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James Ransone

Somewhat incredibly, Spike Lee‘s remake of Chan-wook Park’s beloved new classic, Oldboy, keeps trucking right along. After months and months of casting rumors, informed chatter, (probably) uninformed chatter, and starts and stops, the film is set to star Josh Brolin, Elizabeth Olsen, and Sharlto Copley (seriously, this sounds great, right?), but Variety now reports that one co-star has been replaced, thanks to some pesky old scheduling conflicts. The outlet reports that Nate Parker (who recently broke out with his solid work in Arbitrage) has had to leave the currently-filming project, with James Ransone stepping into his role (that of “a doctor who works with Olsen’s character”). While this may sound like a small role, Lee’s original choice of Parker, an actor who is poised for super-stardom, and his replacement pick of Ransone, who he has worked with twice before, indicates that this role might be beefier than it sounds. Why else pick a rising star and a trusted collaborator?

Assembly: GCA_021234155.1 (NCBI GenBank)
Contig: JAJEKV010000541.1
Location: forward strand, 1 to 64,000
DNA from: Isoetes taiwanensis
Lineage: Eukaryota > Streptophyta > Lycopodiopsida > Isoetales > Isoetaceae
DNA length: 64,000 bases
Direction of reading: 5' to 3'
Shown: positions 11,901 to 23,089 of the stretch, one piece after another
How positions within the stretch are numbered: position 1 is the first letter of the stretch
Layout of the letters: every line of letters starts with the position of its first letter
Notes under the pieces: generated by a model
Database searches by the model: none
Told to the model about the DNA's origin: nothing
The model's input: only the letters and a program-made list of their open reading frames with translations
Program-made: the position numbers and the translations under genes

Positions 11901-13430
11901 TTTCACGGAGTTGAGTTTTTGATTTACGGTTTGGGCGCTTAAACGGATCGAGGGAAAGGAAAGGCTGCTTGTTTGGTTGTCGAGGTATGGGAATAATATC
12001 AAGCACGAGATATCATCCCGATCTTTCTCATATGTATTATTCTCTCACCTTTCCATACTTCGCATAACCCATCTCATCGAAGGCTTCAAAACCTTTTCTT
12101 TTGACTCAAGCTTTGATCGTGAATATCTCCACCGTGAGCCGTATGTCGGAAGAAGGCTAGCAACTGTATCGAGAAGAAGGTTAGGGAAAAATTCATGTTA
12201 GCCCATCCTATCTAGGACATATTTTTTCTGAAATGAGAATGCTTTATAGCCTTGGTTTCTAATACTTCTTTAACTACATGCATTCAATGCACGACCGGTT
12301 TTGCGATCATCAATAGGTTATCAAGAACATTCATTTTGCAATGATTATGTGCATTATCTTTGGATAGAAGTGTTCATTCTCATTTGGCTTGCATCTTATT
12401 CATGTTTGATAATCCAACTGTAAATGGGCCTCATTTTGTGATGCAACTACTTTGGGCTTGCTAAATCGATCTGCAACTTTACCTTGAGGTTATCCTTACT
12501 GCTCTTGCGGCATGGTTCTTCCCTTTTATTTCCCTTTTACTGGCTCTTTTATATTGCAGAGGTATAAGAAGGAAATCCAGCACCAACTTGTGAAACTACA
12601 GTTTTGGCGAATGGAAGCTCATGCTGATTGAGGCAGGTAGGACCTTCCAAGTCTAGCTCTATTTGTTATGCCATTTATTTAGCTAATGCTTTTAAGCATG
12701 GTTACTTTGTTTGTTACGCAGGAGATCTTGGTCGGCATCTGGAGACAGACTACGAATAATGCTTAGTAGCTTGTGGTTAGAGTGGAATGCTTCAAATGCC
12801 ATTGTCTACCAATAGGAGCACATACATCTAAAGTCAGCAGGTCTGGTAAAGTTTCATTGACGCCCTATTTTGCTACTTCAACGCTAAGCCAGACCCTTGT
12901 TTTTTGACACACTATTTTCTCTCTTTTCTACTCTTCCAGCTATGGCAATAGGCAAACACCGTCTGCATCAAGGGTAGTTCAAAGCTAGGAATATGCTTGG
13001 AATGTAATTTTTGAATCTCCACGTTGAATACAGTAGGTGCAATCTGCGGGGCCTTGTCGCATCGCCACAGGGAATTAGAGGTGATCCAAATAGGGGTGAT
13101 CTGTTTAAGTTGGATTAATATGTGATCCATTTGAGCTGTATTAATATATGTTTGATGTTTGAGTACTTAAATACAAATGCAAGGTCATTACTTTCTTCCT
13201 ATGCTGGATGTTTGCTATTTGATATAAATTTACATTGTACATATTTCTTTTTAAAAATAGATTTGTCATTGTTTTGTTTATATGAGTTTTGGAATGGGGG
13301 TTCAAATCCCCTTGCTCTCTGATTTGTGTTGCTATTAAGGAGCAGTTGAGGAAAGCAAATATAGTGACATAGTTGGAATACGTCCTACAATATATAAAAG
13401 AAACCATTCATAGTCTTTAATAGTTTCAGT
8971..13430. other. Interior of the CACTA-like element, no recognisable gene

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published: 11.26.2014
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published: 11.26.2014
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published: 11.21.2014
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published: 11.21.2014